The Sunday Mail
So Zimbabweans fretted and vented about the shortage of Coca Cola over the festive season. Curiously, even grown-ups who found the funny side of it had to take to social media to cynically explain why the sugary water had become scarce. The symbolism is obvious: essentially, there is an attempt to explain the shortages within the context of a deteriorating economy.
There also seems to be a proud affirmation that Zimbabwe’s success story must be defined not so much by how much she produces, but essentially by what she eats and how much she eats.
Apparently, for many, it seems crucial issues such as changing weather conditions and their impact on local agriculture is not something worth discussing.
Even the miracles being performed by our small-scale miners through huge deliveries to Fidelity Printers and Refiners is not the story for economists and analysts.
For them, these are boring stories.
Instead, they would rather preoccupy themselves with stories on the country’s ability, or lack thereof, to satisfy its sweet tooth and cravings. For the avoidance of doubt, we make no qualms about society’s cravings for food.
Without man’s love for the finer things in life — especially food — capitalism would die.
Food cravings are inherently natural.
However, the challenge for most developing countries, including our own, is how to set their priorities.
In our case, production is secondary to consumption. Somehow we believe we have a God-ordained mission to eat, whether we have produced or not.
The economy is admittedly under stress and it seems it has become the norm to demand salaries in US dollars.
Teachers recently walked hundreds of kilometres to petition Government to be paid in “Benjamins.”
Our beloved Members of Parliament also fought doggedly and passionately to get their share of the cake. In fact, they actually took the 2019 National Budget hostage and held the Minister of Finance and Economic Development, Prof Mthuli Ncube, to ransom by threatening to pass the Budget only after their demands – including for luxurious vehicles – were met.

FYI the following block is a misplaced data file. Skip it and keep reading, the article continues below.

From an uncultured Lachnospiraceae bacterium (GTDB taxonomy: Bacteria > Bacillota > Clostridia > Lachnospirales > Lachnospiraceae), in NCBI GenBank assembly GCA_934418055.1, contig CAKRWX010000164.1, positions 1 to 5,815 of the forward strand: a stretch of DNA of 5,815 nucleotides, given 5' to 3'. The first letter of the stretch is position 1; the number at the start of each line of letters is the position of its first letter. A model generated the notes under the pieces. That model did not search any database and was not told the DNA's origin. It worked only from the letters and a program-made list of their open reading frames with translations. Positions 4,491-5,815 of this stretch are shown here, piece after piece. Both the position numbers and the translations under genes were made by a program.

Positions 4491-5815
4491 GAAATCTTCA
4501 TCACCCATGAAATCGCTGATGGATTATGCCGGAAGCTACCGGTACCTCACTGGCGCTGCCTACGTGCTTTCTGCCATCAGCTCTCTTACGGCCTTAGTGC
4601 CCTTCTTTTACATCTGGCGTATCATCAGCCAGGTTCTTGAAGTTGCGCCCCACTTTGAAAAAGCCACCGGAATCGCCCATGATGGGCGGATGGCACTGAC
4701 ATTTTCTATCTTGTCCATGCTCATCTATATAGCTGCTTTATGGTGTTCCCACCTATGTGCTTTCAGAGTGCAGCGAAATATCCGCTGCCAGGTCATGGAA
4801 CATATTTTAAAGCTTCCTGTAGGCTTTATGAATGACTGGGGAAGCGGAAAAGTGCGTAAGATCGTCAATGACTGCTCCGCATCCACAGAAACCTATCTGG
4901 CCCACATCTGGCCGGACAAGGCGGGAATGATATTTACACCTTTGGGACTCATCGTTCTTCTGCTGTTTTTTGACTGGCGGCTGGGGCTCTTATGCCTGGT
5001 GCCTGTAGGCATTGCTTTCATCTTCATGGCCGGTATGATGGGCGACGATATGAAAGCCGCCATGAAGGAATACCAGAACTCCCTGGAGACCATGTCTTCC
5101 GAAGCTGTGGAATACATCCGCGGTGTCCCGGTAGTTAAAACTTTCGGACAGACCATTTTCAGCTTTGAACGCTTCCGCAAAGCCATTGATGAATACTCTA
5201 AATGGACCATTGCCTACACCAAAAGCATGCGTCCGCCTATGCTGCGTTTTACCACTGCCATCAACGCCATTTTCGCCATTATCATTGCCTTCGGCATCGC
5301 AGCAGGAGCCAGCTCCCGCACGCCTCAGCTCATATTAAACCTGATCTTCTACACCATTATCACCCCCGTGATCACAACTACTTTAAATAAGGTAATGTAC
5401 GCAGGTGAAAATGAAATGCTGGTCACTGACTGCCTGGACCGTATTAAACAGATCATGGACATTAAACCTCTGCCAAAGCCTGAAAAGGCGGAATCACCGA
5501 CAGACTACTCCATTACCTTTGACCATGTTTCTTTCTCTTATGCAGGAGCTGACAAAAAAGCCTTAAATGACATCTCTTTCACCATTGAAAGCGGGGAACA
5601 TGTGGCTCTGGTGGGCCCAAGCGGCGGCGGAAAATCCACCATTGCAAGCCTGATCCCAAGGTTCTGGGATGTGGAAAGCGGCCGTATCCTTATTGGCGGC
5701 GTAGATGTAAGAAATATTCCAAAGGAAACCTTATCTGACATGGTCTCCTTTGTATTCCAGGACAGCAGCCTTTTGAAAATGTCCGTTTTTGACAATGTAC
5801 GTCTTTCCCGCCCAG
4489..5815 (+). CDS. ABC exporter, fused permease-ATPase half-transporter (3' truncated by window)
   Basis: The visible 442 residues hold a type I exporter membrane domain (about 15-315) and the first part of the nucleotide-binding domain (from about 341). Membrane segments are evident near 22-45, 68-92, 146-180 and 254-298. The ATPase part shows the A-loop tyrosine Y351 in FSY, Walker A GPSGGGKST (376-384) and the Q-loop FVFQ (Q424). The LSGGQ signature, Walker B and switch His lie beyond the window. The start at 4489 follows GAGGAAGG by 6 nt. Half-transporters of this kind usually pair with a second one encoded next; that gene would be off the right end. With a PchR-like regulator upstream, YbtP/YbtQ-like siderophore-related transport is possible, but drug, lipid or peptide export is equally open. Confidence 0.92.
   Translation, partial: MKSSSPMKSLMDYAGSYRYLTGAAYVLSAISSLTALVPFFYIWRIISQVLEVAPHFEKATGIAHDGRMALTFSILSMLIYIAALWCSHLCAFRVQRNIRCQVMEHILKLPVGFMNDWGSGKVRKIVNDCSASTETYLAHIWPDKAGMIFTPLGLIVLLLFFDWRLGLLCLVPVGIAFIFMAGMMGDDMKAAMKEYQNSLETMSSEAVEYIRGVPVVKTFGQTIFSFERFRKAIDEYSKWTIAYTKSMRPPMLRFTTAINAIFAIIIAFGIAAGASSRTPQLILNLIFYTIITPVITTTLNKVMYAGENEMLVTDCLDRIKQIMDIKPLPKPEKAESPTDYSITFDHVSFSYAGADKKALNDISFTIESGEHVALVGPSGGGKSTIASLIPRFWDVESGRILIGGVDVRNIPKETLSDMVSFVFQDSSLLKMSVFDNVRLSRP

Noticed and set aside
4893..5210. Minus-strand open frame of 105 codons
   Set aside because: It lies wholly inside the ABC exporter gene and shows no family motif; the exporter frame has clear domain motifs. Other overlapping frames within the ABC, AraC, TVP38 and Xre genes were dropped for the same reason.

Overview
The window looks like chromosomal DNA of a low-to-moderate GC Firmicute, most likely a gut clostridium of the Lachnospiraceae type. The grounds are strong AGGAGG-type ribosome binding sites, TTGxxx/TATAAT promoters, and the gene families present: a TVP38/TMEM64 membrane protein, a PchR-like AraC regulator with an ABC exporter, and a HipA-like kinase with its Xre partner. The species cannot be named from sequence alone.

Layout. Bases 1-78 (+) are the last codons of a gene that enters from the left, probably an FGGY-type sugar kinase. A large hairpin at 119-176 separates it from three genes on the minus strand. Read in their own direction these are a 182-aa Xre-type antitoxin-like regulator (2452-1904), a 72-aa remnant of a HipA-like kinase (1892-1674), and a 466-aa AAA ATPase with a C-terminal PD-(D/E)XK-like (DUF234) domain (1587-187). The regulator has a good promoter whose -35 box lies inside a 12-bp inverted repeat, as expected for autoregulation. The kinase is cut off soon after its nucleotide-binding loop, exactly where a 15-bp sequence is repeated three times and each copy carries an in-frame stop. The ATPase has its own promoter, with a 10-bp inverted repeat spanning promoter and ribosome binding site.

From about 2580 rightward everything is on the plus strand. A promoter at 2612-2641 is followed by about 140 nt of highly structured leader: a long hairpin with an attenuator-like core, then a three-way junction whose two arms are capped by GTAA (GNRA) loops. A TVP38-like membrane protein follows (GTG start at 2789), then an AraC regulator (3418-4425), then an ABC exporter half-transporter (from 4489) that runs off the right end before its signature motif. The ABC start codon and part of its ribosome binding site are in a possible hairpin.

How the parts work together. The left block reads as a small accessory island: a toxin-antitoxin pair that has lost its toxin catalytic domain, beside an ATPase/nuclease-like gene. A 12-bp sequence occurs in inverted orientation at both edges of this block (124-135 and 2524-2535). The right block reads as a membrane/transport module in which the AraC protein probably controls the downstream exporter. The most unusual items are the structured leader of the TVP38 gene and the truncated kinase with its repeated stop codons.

Where the money would come from to meet these tastes does not seem to bother our professionals and legislators.
The tragedy is that there appears to be a collective inability to comprehend that we have to produce first before we eat. We have also failed to properly contextualise present problems and chosen to characterise them as a currency issue instead of a production one.
Our economic challenges are two-pronged: they are both on the domestic (fiscal) and external trade front.
We have chosen to consume rather than save and direct our resources to building our productive capacity.
Figures from Reserve Bank of Zimbabwe indicate that in 2018 alone, we earned more $6 billion in export receipts. It might be important to note that we are among the highest earners of foreign currency in Africa.
Rwanda, whose economic miracle is driving remarkable growth in the East African country, only earns a fraction of what we generate. Our challenge, however, lies in the way in which we use our resources.
It seems we continue to import consumption goods with reckless abandon.
For example, on a month-on-month basis, our trade deficit tops $100 million owing to unremitting imports of luxury goods. In some cases, the imported products can ordinarily be produced in our own country.
Competitive “local currency”
An analysis of the black market foreign currency exchange rates, or premium currency market – as the Finance Minister would like to call it – shows that our currency situation is not as bad as it is made out to be.
In fact, the obtaining currency situation has presented an opportunity for Zimbabwe to enhance her productive capacity and increase revenues.
The so-called premium rate presently hovers between 2,7 to 3,5 RTGS to the US dollar. At this rate, the surrogate currency is, therefore, comparatively stronger than some regional currencies.
South Africa – the continent’s biggest economy and our major trading partner – has a currency (the rand) that is trading at 14:1 with the US dollar.
Conversely, with 1 bond note one can get close to 4 rand. The same can be said for countries such as Botswana, Zambia, Mozambique, Malawi and Namibia.
While there is some discomfort when a currency loses value, a stronger currency is not necessarily in the best interests of the economy. The currency wars between USA and China are quite instructive.